Environmental Factors or Individual Characteristics? What is Needed to Get High Achieving Latino Youth to Successfully Apply to Four-year Colleges?
- Author(s): Rivera, Gwendelyn J.
- Advisor(s): Graham, Sandra
- Gallimore, Ronald G
- et al.
This study investigated how well environmental factors and individual characteristics predicted college-going behavior for Latino/as who were college eligible. The study addressed the following research questions; 1) Is there a relationship between individual characteristics (e.g. agency and self-efficacy) and college-going behavior (e.g. applied to college and took a college entrance exam before the onset of 12th grade) after controlling for environmental factors (e.g. peers and school practices)? 2) What are the relative contributions of self-efficacy and agency to college-going behavior while controlling for environmental factors? 3) If the individual characteristics (e.g. agency and self-efficacy) are correlated with college-going behavior among college-capable Latino/as, are those relationships independent of environmental factors (peers and school practices), or is there an interaction between individual characteristics and environmental factors?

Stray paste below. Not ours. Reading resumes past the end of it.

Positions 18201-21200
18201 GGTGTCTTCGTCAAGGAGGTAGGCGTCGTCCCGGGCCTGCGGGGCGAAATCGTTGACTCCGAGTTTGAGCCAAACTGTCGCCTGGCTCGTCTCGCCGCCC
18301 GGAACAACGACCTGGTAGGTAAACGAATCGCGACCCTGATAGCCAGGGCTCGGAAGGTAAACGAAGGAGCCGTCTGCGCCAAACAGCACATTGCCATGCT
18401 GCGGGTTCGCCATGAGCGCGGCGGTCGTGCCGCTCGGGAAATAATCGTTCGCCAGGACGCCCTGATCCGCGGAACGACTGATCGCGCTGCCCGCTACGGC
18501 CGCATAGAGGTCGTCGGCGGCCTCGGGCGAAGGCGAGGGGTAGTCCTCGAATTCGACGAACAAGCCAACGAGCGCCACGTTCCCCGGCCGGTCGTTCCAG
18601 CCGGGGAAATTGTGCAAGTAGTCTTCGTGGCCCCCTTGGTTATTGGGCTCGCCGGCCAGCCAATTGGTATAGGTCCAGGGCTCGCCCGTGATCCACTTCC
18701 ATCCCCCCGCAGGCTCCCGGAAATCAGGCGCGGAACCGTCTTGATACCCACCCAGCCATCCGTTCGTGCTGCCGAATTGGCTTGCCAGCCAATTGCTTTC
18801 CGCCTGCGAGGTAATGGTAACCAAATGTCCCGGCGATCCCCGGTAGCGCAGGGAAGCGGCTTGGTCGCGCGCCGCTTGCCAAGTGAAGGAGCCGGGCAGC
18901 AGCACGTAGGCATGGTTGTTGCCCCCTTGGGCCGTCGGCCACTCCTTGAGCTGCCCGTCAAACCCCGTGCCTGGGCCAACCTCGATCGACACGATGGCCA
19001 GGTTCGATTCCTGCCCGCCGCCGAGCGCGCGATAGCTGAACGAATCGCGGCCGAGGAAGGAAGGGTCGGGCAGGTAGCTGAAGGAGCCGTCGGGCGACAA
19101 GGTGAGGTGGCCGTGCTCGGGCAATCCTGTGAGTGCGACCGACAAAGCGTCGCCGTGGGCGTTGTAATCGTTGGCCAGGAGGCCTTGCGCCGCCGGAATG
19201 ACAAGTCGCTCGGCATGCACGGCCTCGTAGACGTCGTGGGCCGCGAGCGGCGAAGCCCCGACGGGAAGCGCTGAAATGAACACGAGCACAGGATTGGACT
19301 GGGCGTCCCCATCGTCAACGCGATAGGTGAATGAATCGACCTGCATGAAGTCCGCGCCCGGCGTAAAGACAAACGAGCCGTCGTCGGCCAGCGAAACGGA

The participants for this mixed-methods study included 124 college-eligible Latino/a students from immigrant backgrounds and eight school counselors, all located within the same urban high school. Established and newly developed scales assessing individual characteristics (agency, self-efficacy, and help-seeking) and environmental factors (school college-going practices and peer resources) were utilized. The qualitative component of this study included interviews with the school counselors to contextualize and better understand the students' self-reported findings. Binary mediation analysis and modified grounded theory analysis were used to answer the research questions.
Results demonstrated that for college eligible Latino/a seniors, agency and peer resources had a significant and positive relationship with applying to a four-year college. In addition, peer resources mediated the effect of agency on the likelihood of a student submitting a college application. These findings demonstrated that for any given student, the odds of submitting a college application is dependent on a combination of their agency scores and peer resources, with peer-resources serving a meditational role. While a direct link between the qualitative findings and the quantitative findings cannot be made, the findings from the counselor interviews provided insight into the role played by peer resources and individual characteristics for some students. Specifically, agency and peer resources may interact to have more utility for students enrolled in schools with a weak college-going environment. This finding suggests that the investigation of college-going cultures and processes might be enhanced by the consideration of individual resilience characteristics and peer resources. Implications for school and schools districts are also discussed.